The first strokes are always the hardest, no matter that I’ve painted the subject previously. The question is how will I take everything I’ve learned and find a new way to reveal the spirit of the place. Will I focus on botanical and geological detail, or concentrate on the energy and movement, my feelings in the place? Into the Woods – Joyful May definitely takes the latter approach, and is based on the wonder and joy I felt encountering spring in one of my favorite places. The soil, what little there is, barely supports mature trees. But the trees keep growing anyway. Saplings abound, and even though the older trees are stunted in their growth, they are still beautiful and productive. The stony outcrops make walking in these woods a trick, but oh it is so worth the effort! Details below. Enjoy.
Technical painting notes: I rolled a mixture of dark browns and greens onto the panel, scraping, dabbing, and lifting the paint while it was wet, working to create a range of gestures and textures. When the base layer was dry, I started to refine the image by “pulling out” the negative shapes of sky, glazing selectively, and beginning to define he major tree forms. When the image started to tighten up, I employed a soft rubber roller to apply paint in loose patches, providing a sense of energy and movement to the trees. Additional layers of loose brushwork suggested the tumult of branches and leafy growth. Some spatter, with re-rolling and glazing, provided visual interest and, perhaps unconsciously, injected a touch of pollen.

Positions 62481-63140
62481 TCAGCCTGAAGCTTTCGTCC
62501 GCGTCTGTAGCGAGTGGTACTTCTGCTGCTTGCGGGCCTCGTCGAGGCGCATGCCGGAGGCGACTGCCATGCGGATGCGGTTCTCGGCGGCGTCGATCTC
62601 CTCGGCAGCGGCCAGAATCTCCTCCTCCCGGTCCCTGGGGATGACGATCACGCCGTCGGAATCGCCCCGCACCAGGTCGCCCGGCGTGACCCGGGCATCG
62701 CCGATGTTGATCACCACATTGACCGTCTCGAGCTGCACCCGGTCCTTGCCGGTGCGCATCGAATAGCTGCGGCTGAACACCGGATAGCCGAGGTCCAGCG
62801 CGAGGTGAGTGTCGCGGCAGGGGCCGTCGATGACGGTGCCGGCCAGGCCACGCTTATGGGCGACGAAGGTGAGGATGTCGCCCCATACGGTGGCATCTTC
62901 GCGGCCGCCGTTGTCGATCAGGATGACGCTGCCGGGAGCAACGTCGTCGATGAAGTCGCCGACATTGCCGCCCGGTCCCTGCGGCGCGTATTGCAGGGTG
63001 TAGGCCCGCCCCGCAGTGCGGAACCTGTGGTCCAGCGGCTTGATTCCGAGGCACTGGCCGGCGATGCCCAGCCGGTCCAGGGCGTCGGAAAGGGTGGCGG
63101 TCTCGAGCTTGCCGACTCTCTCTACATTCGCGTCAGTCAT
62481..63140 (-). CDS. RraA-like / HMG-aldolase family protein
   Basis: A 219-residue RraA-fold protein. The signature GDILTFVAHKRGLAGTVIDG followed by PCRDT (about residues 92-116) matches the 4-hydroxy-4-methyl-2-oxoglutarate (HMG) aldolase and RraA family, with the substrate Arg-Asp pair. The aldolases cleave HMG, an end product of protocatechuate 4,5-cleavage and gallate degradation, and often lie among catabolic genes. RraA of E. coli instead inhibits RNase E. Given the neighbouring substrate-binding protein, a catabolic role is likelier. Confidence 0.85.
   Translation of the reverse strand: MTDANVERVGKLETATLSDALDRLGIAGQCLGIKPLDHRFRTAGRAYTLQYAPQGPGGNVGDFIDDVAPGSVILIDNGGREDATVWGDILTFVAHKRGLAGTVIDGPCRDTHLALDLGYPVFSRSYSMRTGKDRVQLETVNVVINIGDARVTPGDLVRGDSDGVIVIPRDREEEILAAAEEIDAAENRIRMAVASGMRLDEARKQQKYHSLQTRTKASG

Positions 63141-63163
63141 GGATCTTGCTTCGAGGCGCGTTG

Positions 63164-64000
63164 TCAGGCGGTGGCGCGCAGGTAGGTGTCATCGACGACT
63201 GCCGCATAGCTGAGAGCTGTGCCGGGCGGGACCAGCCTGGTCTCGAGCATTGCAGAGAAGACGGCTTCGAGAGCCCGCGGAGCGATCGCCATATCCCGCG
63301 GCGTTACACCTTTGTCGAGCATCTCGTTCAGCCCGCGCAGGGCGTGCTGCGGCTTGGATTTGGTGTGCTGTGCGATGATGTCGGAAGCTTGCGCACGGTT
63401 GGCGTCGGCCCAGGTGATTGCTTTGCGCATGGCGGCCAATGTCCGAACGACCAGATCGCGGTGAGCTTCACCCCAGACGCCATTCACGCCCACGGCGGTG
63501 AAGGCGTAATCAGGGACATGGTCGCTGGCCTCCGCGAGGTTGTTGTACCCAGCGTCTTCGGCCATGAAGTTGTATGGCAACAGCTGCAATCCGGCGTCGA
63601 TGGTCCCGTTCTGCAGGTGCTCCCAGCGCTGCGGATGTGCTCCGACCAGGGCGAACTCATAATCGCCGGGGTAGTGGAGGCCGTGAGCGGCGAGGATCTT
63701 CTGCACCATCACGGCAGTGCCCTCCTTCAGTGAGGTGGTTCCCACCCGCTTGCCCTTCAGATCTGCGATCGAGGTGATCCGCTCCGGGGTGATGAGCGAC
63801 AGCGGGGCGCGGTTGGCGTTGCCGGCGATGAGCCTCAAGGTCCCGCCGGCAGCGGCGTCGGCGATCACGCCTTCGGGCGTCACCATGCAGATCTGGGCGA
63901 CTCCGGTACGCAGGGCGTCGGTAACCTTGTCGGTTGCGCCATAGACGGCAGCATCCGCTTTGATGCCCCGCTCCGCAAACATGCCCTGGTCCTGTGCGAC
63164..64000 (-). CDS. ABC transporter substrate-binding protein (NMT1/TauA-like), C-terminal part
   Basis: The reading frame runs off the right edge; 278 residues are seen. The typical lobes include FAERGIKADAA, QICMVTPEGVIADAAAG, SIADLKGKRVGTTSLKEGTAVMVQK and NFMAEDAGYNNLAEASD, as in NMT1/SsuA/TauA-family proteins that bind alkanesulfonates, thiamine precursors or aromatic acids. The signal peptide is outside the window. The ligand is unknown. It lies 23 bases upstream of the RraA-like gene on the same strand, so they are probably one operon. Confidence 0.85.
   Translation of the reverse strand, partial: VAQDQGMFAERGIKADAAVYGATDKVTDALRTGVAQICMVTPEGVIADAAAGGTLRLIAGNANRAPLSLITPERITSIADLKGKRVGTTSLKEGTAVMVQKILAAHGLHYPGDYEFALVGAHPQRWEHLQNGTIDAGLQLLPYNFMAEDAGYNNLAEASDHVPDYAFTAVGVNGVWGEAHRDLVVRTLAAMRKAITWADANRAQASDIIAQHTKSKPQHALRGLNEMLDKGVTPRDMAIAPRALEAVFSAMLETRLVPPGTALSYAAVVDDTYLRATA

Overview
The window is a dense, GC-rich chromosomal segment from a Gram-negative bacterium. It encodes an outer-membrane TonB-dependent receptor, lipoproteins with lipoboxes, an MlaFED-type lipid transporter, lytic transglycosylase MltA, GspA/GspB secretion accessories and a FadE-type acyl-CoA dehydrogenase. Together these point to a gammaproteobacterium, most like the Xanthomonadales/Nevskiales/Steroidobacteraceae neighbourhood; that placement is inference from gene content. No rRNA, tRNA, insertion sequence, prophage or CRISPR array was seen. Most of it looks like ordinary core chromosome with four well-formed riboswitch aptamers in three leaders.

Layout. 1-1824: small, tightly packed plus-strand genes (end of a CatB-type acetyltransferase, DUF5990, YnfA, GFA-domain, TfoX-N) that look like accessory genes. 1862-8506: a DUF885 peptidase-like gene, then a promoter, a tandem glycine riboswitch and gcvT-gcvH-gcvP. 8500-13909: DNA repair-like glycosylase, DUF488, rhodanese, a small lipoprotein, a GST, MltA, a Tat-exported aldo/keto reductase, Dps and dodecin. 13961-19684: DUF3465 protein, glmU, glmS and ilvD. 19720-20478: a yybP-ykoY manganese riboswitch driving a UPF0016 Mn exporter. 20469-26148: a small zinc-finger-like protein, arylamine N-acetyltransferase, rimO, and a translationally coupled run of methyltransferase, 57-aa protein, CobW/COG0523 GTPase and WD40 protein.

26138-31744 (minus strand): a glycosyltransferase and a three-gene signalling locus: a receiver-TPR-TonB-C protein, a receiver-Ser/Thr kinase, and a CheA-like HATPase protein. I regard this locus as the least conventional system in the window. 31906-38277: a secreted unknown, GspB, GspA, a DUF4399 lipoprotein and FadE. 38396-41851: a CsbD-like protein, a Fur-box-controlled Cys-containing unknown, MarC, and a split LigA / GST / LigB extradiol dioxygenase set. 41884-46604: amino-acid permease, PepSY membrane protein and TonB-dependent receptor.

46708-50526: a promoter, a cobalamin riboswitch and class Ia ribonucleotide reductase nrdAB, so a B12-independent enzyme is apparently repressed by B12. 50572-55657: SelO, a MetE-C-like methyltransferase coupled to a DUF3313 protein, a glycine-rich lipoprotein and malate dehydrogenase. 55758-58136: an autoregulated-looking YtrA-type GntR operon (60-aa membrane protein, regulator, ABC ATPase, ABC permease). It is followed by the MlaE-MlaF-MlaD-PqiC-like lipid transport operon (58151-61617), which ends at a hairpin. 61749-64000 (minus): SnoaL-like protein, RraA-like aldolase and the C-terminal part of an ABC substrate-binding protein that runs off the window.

A slightly earlier painting from another location at Purgatory Chasm, In the Heart of the Woods, depicts a portion of the gorge walk and shows why it is so difficult for trees to gain purchase in the thin soil and granite uplifts.